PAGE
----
Xai's gaze flicked towards the dark silhouette of the mage tower jutting into the blue sky. Then, without saying anything further, he picked up his mage robe and strode across the courtyard towards Ciela, who had finished masking her face and was talking with Shianni and the new thrall. He got a mixed reception. The thrall backed away, Shianni straightened and gave him a defiant glare, and only Ciela seemed to welcome his presence. After a brief exchange Shianni nodded curtly and took the jar of make-up from Ciela, while the new thrall put Xai's robe on. Zevran immediately guessed what that meant: the elf was a mage. Xai had been intending to bluff his way through the gates with his knowledge of Arcanum and Minrathous customs, and if necessary use of a few carnivale tricks to imitate magic, which of course had been the major weak point of their plan. They'd been gambling on Xai's silver tongue to get them past that particular hurdle without having to actually jump it.

"I am not convinced it is a good idea," he said to Shianni when she came over, leaving the three thralls standing together. "Your cousin and this new elf—"

"Enansal," Shianni supplied.

"—they have only just been freed, and they are scared, I can see it. If the guards challenge him, that mage may well fall apart on us."

"How'd you know he's a mage?"

"Because I'm as intelligent as I am ridiculously handsome?"

Shianni rolled her eyes a bit and folded her arms. "I didn't even know mages could be slaves. I thought they were all powerful lords and ladies here."

Zevran had not thought about it much himself, although he had asked a few questions for curiosity's sake. "Shayle tells me only the strong rule, which makes the Imperium much the same as the rest of the world, yes? Not all mages are casters of mighty spells. Some are weak, or merely ordinary. So, my dear, what have you learned of this Enansal of yours?"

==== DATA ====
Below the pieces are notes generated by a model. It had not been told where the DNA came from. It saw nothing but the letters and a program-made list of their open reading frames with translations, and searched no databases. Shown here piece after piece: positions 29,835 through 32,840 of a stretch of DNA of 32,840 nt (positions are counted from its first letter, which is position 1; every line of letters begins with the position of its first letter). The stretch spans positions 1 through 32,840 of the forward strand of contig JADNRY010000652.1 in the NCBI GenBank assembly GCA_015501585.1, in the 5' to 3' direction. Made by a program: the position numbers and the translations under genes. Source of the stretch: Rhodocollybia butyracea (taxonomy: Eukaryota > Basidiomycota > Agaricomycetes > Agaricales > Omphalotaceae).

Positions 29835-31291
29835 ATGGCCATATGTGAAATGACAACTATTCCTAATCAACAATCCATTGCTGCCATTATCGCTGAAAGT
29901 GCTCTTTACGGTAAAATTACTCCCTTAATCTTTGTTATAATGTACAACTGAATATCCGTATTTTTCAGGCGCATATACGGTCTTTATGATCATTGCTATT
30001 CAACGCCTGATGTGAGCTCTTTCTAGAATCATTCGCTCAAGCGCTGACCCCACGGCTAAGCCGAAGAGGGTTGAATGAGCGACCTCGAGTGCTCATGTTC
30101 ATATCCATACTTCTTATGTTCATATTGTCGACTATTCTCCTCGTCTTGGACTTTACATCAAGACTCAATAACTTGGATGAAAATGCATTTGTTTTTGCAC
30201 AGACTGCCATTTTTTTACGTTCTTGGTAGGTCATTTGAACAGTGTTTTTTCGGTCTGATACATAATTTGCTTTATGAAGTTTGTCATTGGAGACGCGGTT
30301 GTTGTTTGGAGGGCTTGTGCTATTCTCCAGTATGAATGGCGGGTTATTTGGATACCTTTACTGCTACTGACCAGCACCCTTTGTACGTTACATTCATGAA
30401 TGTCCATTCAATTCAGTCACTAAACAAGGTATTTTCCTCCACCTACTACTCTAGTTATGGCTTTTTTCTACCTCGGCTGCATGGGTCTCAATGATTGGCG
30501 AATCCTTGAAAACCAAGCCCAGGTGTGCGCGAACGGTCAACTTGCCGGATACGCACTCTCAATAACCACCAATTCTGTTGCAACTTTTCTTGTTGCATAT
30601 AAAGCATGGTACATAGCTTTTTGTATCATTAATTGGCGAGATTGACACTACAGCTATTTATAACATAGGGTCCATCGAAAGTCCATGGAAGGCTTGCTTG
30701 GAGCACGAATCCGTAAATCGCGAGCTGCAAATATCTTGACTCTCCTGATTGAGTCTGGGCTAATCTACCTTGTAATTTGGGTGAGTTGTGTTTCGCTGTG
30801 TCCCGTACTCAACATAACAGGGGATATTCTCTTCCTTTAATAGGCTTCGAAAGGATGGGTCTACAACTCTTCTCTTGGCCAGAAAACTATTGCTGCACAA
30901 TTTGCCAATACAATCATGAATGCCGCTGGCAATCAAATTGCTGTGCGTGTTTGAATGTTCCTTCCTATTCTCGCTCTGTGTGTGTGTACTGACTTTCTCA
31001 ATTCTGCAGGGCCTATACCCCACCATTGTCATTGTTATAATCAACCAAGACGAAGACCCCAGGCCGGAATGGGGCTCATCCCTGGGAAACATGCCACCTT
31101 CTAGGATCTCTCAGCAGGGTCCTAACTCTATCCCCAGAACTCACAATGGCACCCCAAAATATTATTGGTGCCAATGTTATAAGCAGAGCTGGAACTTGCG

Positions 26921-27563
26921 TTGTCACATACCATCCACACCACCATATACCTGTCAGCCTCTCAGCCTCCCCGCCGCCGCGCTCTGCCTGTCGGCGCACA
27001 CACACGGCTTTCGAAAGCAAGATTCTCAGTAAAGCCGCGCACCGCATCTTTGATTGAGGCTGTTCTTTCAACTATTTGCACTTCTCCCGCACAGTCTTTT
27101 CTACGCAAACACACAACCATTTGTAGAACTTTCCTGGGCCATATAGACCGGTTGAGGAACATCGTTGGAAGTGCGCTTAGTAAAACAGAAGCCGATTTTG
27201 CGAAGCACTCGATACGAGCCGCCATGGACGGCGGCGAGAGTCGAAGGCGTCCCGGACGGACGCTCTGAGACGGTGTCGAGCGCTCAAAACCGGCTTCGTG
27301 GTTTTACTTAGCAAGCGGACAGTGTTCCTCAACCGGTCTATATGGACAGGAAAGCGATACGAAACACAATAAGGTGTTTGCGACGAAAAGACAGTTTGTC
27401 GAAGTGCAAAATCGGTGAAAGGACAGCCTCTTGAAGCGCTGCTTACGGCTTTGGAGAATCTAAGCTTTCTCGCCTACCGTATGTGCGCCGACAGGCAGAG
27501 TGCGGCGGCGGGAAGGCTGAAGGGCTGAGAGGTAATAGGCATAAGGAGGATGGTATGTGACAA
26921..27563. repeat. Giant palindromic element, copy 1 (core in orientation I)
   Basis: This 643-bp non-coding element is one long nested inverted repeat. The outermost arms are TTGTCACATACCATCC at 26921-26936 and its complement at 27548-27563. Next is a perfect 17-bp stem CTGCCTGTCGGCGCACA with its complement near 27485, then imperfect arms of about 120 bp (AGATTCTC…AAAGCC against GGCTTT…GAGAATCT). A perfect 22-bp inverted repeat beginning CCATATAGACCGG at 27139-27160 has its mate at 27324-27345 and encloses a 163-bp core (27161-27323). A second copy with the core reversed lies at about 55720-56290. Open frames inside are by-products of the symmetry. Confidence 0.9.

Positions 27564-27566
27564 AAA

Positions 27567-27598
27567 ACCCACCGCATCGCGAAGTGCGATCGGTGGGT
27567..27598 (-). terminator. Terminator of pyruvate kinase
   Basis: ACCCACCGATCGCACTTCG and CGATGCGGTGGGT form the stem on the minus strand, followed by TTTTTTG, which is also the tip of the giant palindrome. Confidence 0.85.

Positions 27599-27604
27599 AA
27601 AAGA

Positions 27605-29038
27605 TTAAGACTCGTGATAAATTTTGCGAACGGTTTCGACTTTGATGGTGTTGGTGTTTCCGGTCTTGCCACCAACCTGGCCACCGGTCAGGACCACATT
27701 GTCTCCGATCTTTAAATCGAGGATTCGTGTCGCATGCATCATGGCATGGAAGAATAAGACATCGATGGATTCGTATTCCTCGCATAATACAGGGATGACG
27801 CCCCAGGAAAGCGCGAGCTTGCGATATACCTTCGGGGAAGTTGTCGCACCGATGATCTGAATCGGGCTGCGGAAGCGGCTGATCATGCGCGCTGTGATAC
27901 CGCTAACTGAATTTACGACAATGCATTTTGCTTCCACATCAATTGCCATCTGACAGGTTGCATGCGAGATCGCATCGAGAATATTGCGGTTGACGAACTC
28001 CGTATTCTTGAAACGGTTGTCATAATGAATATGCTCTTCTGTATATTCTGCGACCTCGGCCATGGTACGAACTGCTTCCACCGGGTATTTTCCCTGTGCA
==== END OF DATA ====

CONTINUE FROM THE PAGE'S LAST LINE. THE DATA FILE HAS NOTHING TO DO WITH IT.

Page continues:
"I don't know what sort of mage he is or if he's any good, but he says his mistress sent him after you hoping he'd escape. You were already rescuing my cousin, see?"

"Did he say anything else?" Zevran asked, concealing his incredulity. No wonder Xai was in a foul mood. Shianni had brought a spy into their midst.

"I told him to tell me everything he told Xai. He said that magister Ezio—the one who attacked me and who Xai sold you to? He says Ezio is dead and Magistra Phaedra has made sure of it. And when Xai asked why she tried to stop you all from leaving—she wanted to talk to you or something? He said she knew you were there and wanted to hire you for an assassination job. Enansal doesn't know who she wanted you to kill, but she's in something called the Senate and he thinks it's political. How'd she know you were there? I thought you were disguised."

"Ezio used a phylactery to track my movements, and Phaedra was with him." Far too late to wonder if getting into the magistra's employ would have made escape an easier feat, and he wasn't sure what to think of Ezio being dead except to hope it was true. There was no way Enansal could know for certain, was there, if he had been at Phaedra's side while Ezio controlled his thrall from several storeys above? "Considering how we first met," he added, "she clenching her fist and I being crushed by her magic, I am rather surprised she would consider me for a job."

"That's what I said. Sort of. Enansal didn't know she'd attacked you, but he knew you'd killed Farian—that was the thrall's name. Farian had been Phaedra's lover."